Listed Building

The only legal part of the listing is the address/name of site. Addresses and building names may have changed since the date of listing – see ‘About Listed Buildings’ below for more information.


Status: Designated


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Date Added
Local Authority
Planning Authority
NJ 50732 66358
350732, 866358


Cruciform church of various builds, incorporating 13th century

choir and nave (now E and W aisles), S aisle added 1536, 16th

century chancel and probably 18th century N aisle. Vestry

added in NE re-entrant angle in 1967. Rubble, tooled and

polished ashlar dressings.

Entrances to church in centre of W and N gables; also in

S elevation of chancel; blocked round-headed entrance in

SW; forestair in S wall of W aisle. Pointed-headed window

with intersecting tracery in E gable; Y-traceried windows in

S wall of chancel; 4-light window in S gable of 1536 S aisle;

various other windows mainly with lattice-pane glazing.

18th century bird cage bellcote at W gable apex; various cross

apices; Banffshire slate roofs.

Interior: pulpit and communion

table at central crossing; galleries in W and N aisles with

late 19th century stencilled detailing. Laird's loft, dated

1602, in S side of E aisle reached by staircase with silhouette balusters and supported by columns framed by re-used late

16th and early 17th century pew ends and panels from former pews

(2 panels dated 1590 and 1608 respectively).

Circa 1550 Sacrament House surmounted by carved panel with

pair of angels holding monstrance and with Latin text from

John vi, 54-6. Ornate richly carved circa 1554 Ogilvie tombs

also in N wall of chancel; cusped ogee arch surmounts wall tomb

with recumbant knight, flanked by shafts enclosing canopy

with decorative cresting and containing 2 roundels with

carved figures; front of tomb divided into 8 cusped panels,

each containing figure.

S AISLE: former St Anne's chapel said to have been founded

by Elena Hay in 1536; round-headed mural niche with recumbant

figure thought to be Elena Hay's son; carved front to tomb

with 2 panels depicting knights on horseback. Also mural

memorials to Earl of Seafield (killed 1914), Mia, Countess of

Seafield (widow) and Nina, Countess of Seafield (1906-1969).

Various other mural memorials including granite plaque erected to

memory of Rev. John Guthrie, Minister of Cullen 1937-1986.

Stained glass in E window by Aitken of Aberdeen, 1933.

Burial ground: high rubble walls enclose church and burial

ground. Entrance at E flanked by pair tooled rubble gatepiers

surmounted by ball finials; pair spearhead cast-iron carriage

gates. Incised slab depicting knight in armour dated 1414

sited by W doorway; 17th, 18th and 19th century tomb stones;

small Seafield burial enclosure.

Statement of Special Interest

Ecclesiastical building in use as such.

Church known to have existed in 1236. S aisle added by Elena

Hay in 1536 and dedicated to St Anne; became a collegiate

church in 1543 with 6 prebendaries and 2 singing boys to sing

mass 'decently and in order every day'.

Church was the centre of the old kirkton of Cullen until

1820-30 when township removed to present 'new town' of

Cullen and the manse, which had been close by, rebuilt

in Seafield Place in 1830.




SCOTLAND iii (1897), pp. 398-405. Rt Rev Mgr. David McRoberts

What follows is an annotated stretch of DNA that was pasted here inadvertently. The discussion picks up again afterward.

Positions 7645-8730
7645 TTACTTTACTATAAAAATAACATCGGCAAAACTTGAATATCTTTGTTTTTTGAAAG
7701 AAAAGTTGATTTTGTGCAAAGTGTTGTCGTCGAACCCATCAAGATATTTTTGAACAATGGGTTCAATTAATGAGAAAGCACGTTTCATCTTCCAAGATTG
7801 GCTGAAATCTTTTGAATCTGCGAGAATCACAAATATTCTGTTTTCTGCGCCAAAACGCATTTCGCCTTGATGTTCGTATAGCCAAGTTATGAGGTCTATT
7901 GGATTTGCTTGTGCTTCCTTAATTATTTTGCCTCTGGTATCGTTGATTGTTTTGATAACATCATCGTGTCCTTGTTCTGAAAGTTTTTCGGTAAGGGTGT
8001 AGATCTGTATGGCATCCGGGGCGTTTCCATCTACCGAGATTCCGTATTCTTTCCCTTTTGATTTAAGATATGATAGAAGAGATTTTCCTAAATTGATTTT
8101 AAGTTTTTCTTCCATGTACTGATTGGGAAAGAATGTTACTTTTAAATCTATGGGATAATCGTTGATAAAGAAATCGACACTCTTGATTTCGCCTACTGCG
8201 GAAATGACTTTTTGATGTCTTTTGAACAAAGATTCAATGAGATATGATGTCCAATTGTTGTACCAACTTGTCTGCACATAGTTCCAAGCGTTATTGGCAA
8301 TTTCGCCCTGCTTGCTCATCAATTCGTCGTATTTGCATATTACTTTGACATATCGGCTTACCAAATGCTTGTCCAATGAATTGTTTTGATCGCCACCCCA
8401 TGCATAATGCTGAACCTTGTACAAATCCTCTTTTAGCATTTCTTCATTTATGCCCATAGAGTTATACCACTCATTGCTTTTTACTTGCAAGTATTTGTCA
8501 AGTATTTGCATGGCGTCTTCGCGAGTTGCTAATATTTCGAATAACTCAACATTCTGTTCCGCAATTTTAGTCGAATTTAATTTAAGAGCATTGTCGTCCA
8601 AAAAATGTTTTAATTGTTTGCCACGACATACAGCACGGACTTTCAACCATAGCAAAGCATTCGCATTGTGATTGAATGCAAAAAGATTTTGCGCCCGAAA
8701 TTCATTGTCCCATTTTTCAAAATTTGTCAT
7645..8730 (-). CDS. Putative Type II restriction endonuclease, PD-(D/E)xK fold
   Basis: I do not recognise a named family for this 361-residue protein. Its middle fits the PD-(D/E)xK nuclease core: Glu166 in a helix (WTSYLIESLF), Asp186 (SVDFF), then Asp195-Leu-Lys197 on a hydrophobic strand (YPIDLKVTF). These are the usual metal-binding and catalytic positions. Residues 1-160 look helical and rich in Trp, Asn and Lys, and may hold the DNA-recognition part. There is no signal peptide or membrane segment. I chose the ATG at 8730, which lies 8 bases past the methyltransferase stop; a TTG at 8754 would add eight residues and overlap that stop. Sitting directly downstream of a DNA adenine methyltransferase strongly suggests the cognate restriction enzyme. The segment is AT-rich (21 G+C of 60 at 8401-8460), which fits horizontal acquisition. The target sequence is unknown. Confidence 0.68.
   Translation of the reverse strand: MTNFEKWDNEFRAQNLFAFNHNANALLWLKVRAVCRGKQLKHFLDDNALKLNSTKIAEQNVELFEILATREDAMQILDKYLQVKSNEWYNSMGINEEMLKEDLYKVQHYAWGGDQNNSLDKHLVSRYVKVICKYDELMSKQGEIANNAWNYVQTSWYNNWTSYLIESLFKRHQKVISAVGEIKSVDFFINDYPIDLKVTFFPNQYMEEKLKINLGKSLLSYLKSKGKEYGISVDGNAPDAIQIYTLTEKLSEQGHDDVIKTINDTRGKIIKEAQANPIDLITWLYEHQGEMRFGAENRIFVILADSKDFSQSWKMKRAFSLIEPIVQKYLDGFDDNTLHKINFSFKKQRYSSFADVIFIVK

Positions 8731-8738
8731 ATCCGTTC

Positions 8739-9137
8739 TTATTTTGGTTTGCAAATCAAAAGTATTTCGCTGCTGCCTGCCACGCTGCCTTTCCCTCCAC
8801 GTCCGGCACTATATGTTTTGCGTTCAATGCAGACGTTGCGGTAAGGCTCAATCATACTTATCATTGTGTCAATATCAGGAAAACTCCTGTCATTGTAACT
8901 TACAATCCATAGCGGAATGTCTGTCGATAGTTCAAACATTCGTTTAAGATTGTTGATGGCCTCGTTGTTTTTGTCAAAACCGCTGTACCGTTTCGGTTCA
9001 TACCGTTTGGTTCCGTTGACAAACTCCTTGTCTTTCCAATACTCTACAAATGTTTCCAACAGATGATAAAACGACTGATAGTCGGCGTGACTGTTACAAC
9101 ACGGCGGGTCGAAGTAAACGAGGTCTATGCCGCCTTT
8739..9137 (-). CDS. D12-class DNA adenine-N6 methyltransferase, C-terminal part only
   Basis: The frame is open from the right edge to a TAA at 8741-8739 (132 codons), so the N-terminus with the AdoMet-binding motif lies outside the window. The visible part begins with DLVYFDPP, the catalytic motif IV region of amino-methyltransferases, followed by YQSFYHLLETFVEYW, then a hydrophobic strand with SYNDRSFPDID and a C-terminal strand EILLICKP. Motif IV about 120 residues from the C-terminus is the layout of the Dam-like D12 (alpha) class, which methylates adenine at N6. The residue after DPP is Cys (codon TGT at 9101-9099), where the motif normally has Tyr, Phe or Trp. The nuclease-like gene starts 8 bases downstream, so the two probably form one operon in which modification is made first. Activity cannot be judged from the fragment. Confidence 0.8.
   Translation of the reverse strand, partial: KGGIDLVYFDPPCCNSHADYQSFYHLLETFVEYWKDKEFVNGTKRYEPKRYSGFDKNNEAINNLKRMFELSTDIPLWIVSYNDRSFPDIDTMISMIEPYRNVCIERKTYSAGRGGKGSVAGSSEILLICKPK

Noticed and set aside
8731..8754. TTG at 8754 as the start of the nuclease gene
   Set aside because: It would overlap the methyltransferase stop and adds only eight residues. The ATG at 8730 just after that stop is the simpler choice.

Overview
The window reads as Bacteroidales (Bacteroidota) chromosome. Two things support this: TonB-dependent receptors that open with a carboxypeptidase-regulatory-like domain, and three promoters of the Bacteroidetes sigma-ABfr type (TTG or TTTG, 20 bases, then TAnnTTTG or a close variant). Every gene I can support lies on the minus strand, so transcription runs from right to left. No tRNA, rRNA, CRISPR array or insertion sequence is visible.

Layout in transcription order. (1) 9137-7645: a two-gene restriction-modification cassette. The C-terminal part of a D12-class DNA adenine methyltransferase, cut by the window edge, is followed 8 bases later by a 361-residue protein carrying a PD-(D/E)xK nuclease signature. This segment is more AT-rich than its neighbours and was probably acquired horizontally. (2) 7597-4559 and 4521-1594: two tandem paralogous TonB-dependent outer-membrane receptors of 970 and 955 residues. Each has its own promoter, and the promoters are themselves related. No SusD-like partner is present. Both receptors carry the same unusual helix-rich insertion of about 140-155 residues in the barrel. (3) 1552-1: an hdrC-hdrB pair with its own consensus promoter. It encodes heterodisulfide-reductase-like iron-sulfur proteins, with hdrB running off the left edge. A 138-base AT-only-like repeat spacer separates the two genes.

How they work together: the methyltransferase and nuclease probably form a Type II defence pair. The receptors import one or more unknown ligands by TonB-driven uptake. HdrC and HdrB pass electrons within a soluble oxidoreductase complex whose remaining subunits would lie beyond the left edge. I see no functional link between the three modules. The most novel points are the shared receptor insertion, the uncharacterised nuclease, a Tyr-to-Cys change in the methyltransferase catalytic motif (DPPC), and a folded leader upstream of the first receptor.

Guthrie, CULLEN AULD KIRK (1967)

About Listed Buildings

Listing is the way that a building or structure of special architectural or historic interest is recognised by law through the Planning (Listed Buildings and Conservation Areas) (Scotland) Act 1997.

We list buildings of special architectural or historic interest using the criteria published in the Historic Environment Scotland Policy Statement.

The information in the listed building record gives an indication of the special architectural or historic interest of the listed building(s). It is not a definitive historical account or a complete description of the building(s). The format of the listed building record has changed over time. Earlier records may be brief and some information will not have been recorded.

The only legal part of the listing is the address/name of site. Addresses and building names may have changed since the date of listing and if a number or name is missing from a listing address it may still be listed. Listing covers both the exterior and the interior and any object or structure fixed to the building. Listing can also cover structures not physically attached but which are part of the curtilage of the building, such as boundary walls, gates, gatepiers, ancillary buildings etc. The planning authority is responsible for advising on what is covered by the listing including the curtilage of a listed building. Since 1 October 2015 we have been able to exclude items from a listing. If part of a building is not listed, it will say that it is excluded in the statutory address and in the statement of special interest in the listed building record. The statement will use the word 'excluding' and quote the relevant section of the Historic Environment Scotland Act 2014. Some earlier listed building records may use the word 'excluding', but if the Act is not quoted, the record has not been revised to reflect current legislation.

If you want to alter, extend or demolish a listed building you need to contact your planning authority to see if you need listed building consent. The planning authority advises on the need for listed building consent and they also decide what a listing covers. The planning authority is the main point of contact for all applications for listed building consent.

Find out more about listing and our other designations at You can contact us on 0131 668 8716 or at


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Printed: 17/02/2019 15:43